How to Measure Roughness of a 3D-Printing Part Surface?
Surface roughness and surface finish are two distinct properties of a 3D-printing part’s surface and there is a difference between them. Surface roughness means the variation in the surface profile across the entire surface. Surface finish refers to the uniformity of the surface texture across an entire 3D-printed object.
While measuring roughness, it is important to use a highly textured material because this will yield better accuracy when it comes to measuring roughness.
Roughness is a measure of the surface defects on a 3D-printed object. It is the evaluation of the surface defects such as removal of support material, overhangs, and undercuts. Roughness evaluation can be done by hand or with a measuring instrument such as a profilometer.
3 Ways to Determine the Perfect Surface Finish for 3D Printing Parts
3D printing is turning into a ubiquitous technology. One of the advantages of this technology is that it can create any shape, which makes it versatile and attractive for many industries.
However, 3D printing still has its limitations. It’s difficult to determine the perfect surface finish for 3D printed parts without trial and error until the surface roughness value is determined first.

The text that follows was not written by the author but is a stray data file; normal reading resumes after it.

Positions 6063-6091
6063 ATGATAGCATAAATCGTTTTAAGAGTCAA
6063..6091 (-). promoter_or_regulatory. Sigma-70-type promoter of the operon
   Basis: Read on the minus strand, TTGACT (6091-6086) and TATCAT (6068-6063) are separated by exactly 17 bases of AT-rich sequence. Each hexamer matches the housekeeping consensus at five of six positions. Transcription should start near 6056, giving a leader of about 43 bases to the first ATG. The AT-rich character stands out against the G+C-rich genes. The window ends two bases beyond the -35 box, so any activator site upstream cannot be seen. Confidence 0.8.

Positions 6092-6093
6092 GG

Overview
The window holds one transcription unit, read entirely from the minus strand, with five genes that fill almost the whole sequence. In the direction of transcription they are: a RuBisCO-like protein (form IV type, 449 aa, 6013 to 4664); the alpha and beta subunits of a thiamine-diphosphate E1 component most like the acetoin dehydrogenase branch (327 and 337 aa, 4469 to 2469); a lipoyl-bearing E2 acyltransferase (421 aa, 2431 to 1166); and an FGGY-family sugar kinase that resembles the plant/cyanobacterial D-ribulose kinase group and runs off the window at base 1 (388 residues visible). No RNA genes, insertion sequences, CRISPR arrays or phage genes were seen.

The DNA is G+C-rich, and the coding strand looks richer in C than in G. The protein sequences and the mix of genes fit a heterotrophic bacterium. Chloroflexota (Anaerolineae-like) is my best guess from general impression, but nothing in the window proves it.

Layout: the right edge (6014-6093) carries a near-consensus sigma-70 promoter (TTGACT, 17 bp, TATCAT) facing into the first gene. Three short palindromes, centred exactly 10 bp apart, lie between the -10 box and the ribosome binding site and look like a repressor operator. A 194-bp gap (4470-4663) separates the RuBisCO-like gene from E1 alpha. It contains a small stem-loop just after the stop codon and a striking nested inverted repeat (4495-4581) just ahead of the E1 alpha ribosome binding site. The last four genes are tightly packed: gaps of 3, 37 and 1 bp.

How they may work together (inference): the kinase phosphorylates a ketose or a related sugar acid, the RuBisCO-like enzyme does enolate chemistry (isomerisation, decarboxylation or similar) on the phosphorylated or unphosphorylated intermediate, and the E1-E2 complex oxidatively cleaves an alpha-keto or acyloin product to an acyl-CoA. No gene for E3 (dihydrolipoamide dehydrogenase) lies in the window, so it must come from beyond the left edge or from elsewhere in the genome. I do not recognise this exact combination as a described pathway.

Surface roughness is a measure of the surface finish and is usually expressed in microns. It can vary from 0 to 4,000 microns. Depending on what you want, the desired roughness value can vary from 0 to 12,000 microns.
The end goal of 3D printing depends on how much precision you want your parts to possess. The perfect surface finish for one object might not be ideal for another object. A rough shape is considered perfect when it has a high enough surface roughness value and a low enough desired roughness value so that it creates a good layer height and bridging action.
3 Ways to Determine the Perfect Surface Finish/Roughness:
1) use a lookup table created from experimental data;
2) use an experiment with your specific printer;
3) make a rough shape and decide on the desired roughness value based on how it looks.
3 Types of Surface Roughness & How to Achieve Them with 3D Printing?
Surface roughness is a term that refers to surface roughness which is the quality of a material’s surface. There are different types of roughness depending on the type of finish desired.
With 3D printing, it becomes possible for the user to have the desired finishing result from a variety of materials without having to use any additional tooling or processes. The 3 types include:
- 1) Raised Roughness: This type of finish is generally achieved by sanding and polishing.
- 2) Low-Roughness: This type of finish can be achieved by using chemical smoothing agents and polishing pads.
- 3) Medium-Roughness: This type of finish can be achieved by using chemical smoothing agents on roughened surfaces such as aluminum or glass.
surface finish chart of 3D Printing Parts
The 3D printing parts can be made with any unique shapes but the geometry of the 3D part and the raw material used will determine what type of surface finishing method can be used for a specific 3D Printing part, hence the surface finish of 3D printing is combine with a technique of raw material and the 3D printer to achieved Raised Roughness / Low-Roughness / Medium-Roughness.